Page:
Ben Philpott

Senior Reporter, State Politics and Policy

Ben Philpott covers politics and policy for KUT. He’s also co-host of The Ticket 2016, a podcast produced by KUT and the Texas Tribune covering the presidential election. Ben has been covering state politics and dozens of other topics for the station since 2002. He's been recognized for outstanding radio journalism by the Radio and Television News Directors Association, Public Radio News Directors Incorporated, the Texas Associated Press Broadcasters and has been named Radio Journalist of the Year by the Houston Press club four times.

Before moving to Texas, he worked in public radio in Birmingham and Tuscaloosa, Ala., and at several television stations in Alabama and Tennessee. Born in New York City and raised in Chattanooga, Tenn., Philpott graduated from the University of Alabama with a degree in broadcast journalism.

Ways To Connect

This week on The Ticket: With former Texas Governor Rick Perry jumping into the GOP race, we talk with Opportunity and Freedom Super PAC co­-chair Ray Sullivan about Perry's chances in his second run, and we'll continue our review of presidential contenders with an analysis of the Ben Carson campaign on Stump Interrupted.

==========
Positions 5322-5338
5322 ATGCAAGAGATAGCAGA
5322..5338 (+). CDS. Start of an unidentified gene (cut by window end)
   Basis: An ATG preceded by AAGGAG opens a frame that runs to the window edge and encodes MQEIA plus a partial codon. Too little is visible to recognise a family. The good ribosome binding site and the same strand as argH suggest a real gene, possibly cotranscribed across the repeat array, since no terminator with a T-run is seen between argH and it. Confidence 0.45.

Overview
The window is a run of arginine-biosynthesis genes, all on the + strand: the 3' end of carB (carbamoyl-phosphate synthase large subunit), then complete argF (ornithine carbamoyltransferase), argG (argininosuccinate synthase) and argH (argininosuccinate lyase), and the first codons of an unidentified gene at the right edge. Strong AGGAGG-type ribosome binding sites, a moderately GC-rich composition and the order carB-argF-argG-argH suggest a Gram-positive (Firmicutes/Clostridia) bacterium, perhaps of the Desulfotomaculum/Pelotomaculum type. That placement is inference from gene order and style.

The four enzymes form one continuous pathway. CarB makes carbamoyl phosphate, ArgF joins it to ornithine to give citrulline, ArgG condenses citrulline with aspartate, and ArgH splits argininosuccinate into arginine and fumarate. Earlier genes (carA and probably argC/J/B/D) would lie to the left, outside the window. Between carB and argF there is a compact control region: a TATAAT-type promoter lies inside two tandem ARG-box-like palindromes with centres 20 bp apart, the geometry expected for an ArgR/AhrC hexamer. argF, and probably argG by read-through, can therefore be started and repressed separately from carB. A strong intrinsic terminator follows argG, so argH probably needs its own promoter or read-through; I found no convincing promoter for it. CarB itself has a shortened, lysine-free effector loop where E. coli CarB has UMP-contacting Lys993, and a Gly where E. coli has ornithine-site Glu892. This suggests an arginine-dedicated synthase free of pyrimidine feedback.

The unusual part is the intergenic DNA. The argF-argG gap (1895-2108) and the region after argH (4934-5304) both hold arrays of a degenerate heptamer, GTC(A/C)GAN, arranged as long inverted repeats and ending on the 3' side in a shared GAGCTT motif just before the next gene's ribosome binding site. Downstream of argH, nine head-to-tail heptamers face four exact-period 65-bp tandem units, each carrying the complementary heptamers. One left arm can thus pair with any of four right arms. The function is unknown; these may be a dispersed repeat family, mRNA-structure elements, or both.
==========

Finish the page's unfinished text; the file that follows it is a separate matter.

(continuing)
The Ticket, a weekly presidential podcast from KUT News and the Texas Tribune hosted by KUT's Ben Philpott and the Tribune's Jay Root, breaks down the week's campaign action and brings you interviews with people who make a living working on, covering or commenting on the political campaigns.

Liang Shi/KUT News

The Texas legislative session ends Monday, and there's not a bunch left for lawmakers to do between today and next week. No more bills can be voted on. Now it's all about conference committees. Those are the groups made up of five House members and five Senators who will be huddled together in meeting rooms and hallways around the Capitol this weekend, trying to come to an agreement on bills that the House and Senate each passed different versions of.

This week on The Ticket: We continue our review of presidential contenders with an analysis of the Carly Fiorina campaign on Stump Interrupted. And with candidate announcements falling from the sky like rain from a Texas thunderstorm, we talk with Washington Post writer and The Fix blogger Chris Cillizza about how the 2016 race is shaping up.

Miguel Gutierrez, Jr./KUT News

Horseshoe Bay sits on the southern end of Lake LBJ in the Texas Hill country. Like every other Hill Country town, it has beautiful views, amazing wildflowers and a relaxed atmosphere. But the similarities end there: Horseshoe Bay isn’t like any other Hill Country town.